May 14, 2013

Why it's so hard to switch from the iPhone

I never was a huge fan of Apple for many reasons but once I had to buy a smartphone I let myself be tempted by the iPhone 4 (talking about the time it got launched).
There wasn't another smartphone that was as good as the iPhone 4 back then. Android? Nah, too buggy. Windows Phone? No comment...

Truth is... I immediately loved it: smooth, slick, fast, *insert whatever you want*, it was just great.
I still use it very intensively everywhere I can and if it wasn't for the battery life and the fact it's getting slower and slower, I wouldn't bother to change.

I could upgrade to the next best thing, the iPhone 5, but where I live it costs more than 600€, which is still a huge amount of money, if you ask me.
Which leads me to go to the competition...

There are 2 options: Android or Windows Phone.

Android


Although I like love the Command Line Interface, I still don't like the look and feel of the GUI on Linux-based devices. It just doesn't feel right. I don't know if other people feel the same way, but that's me.
I also heard because of the numerous types of different screens and hardware, the devs have much more problems creating bugfree apps.

Windows Phone


As much as I love the CLI, I'm the biggest fan of Windows GUI. I feel good and comfortable when I'm using Windows and that's important to me as end-user (and helper of family and friends when they have PC-issues).
Windows Phone was the ugly brother of Windows. Who remembers the HP PDA's from 10 years ago?
That's what I mean! And it took Microsoft years to get to a decent mobile brother for Windows.
Windows 8 Phone is really nice to look at and to work with. Combine this with the latest Nokia Lumia 925 and you got yourself a sublime and pimped out phone.

BUT... You have to use IE to browse the internet and that's a big no-no for me. Not because it's IE, but because I can't use Google Chrome.

What now then?


I haven't mentioned 2 reasons why I don't want to can't switch from the iPhone:

  1. First one is that we have several home entertainment devices with built-in connector for the iPhone. I know there are now some for Android, but compared to the amount of available for iPhone, it's peanuts.
  2. Being a big music fan, I was a big fan of the up-rise of MP3, but I became rather quickly annoyed by the soundquality of some. Also my OCD detested the bad/wrong titles or artists, which made me search and type all the correct information in every MP3-file I had.
    And thanks to iTunes, all that was gone. Same quality, correct info and album covers for all the songs. I gladly pay for these 3 advantages, too bad the artist himself doesn't get lots for every sale...
    Back on topic, iTunes is the second reason. It works on the iPhone and I love it.
Basically, I'm stuck... I can't switch to Android or Windows Phone, not because I'm an Apple fanboy, but only because the other don't fit in my every day life.

What are your thoughts?

New easter egg

I love Google, I really do.
They have awesome software and most of them are free of use (free is very subjective of course), but also the doodles and the easter eggs!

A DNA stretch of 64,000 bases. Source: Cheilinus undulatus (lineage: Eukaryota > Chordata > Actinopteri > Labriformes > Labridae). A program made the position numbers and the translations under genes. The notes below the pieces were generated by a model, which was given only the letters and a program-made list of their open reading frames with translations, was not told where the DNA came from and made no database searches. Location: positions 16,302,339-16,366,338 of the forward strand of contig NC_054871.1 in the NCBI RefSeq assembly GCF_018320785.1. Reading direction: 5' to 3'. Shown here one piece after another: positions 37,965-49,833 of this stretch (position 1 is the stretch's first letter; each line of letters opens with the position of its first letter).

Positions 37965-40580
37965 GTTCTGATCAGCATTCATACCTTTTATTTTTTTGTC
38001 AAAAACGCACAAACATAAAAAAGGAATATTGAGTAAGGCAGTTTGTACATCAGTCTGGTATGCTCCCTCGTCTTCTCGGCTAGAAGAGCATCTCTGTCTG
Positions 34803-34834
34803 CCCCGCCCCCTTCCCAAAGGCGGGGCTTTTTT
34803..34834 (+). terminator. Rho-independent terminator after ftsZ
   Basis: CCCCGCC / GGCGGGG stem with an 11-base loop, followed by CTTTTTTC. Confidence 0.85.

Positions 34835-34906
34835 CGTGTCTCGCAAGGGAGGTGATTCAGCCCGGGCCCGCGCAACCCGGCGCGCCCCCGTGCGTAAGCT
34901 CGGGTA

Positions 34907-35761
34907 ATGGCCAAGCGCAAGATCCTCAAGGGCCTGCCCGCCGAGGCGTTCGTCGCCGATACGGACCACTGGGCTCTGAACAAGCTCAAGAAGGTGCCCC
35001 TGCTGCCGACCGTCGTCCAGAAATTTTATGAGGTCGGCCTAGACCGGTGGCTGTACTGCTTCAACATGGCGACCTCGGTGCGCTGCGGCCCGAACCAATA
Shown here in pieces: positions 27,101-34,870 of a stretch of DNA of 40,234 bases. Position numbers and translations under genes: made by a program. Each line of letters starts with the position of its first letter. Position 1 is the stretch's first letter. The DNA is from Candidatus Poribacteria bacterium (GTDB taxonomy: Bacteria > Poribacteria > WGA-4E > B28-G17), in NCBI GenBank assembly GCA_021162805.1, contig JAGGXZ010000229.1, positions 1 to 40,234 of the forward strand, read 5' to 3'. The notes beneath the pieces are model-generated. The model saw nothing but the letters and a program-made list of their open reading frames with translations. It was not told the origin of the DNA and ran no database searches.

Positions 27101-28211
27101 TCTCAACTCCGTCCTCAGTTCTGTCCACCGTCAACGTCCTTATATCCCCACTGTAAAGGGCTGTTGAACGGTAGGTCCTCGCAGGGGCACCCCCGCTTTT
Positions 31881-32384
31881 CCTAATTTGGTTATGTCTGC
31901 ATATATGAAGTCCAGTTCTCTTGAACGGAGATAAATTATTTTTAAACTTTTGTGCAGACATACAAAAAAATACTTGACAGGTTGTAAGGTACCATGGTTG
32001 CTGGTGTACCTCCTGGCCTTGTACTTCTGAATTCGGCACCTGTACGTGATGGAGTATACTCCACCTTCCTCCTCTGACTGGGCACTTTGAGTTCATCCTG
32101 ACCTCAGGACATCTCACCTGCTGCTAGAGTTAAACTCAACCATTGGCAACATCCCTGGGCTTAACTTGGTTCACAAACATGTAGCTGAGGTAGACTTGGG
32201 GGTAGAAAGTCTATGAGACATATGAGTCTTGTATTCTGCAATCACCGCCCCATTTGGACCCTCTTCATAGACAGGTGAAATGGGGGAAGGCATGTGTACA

Last one is the commemoration of the 37th Anniversary of Atari's Breakout.
Go have a search on Google and type in:

atari breakout

Now click on Images aaaand have fun ;)

PS: for the lazy

May 3, 2013

What if the 10 commandments weren't God-related?

As I was lucky enough to have been born in a secular country with non-believing parents, I was free to think whatever I wanted.
I'm very well aware that not everyone is as lucky, sadly, but I strongly believe all religions are losing a lot of their fans and that's, for me, a positive thing for our future generation(s).

Now this being said, let's commence this post.


Since my young age I've been taught to be good, not because I would be sent to hell if I wasn't, but because it's just a basic and logical way of living.
And if there are others out there like me, you sometimes struggle with what you limit yourself to, how to separate good from bad.
While lots of religious people need to look in their Books to find answers to their questions, non-believers need to seek their answers elsewhere. Some find their way, others don't.

That's the reason I think there should be a guidebook for non-believers, but just guidelines, nothing mandatory, as freedom of choice is -to me- a key-point in a non-believers life.
On the other hand, I'm convinced people need authority, limits must be set by some sort of laws, to prevent (for example) killing each other for no reason.



Another key-point for me is free-thought and one of my favorite quotes since my childhood about this subject is one that was on a poster in my Ethics classroom, from PoincarrĂ©:

“Thinking must never submit itself, neither to a dogma, nor to a party, nor to a passion, nor to an interest, nor to a preconceived idea, nor to whatever it may be, if not to facts themselves, because, for it, to submit would be to cease to be.”
My interpretation of this quote is that thinking shouldn't be a privilege, but a common necessity to all.
If you want to read more about free thoughts, read this.


Finally, the reason that made me write this post, is "My Ten Commandments" from Bertrand Russel.
His first amendment Don't lie to yourself is to me the most important, if you'd follow only one of his amendments, this should be the one.
I cannot count the number of times friends and myself included would have done less stupid things and hurt less people if we wouldn't lie to ourselves...


If there should be a guidebook for non-believers, than this would be its Ten Commandments.


Lastly, I want to thank my Ethics teacher, who didn't teach us, but let us discover how to think.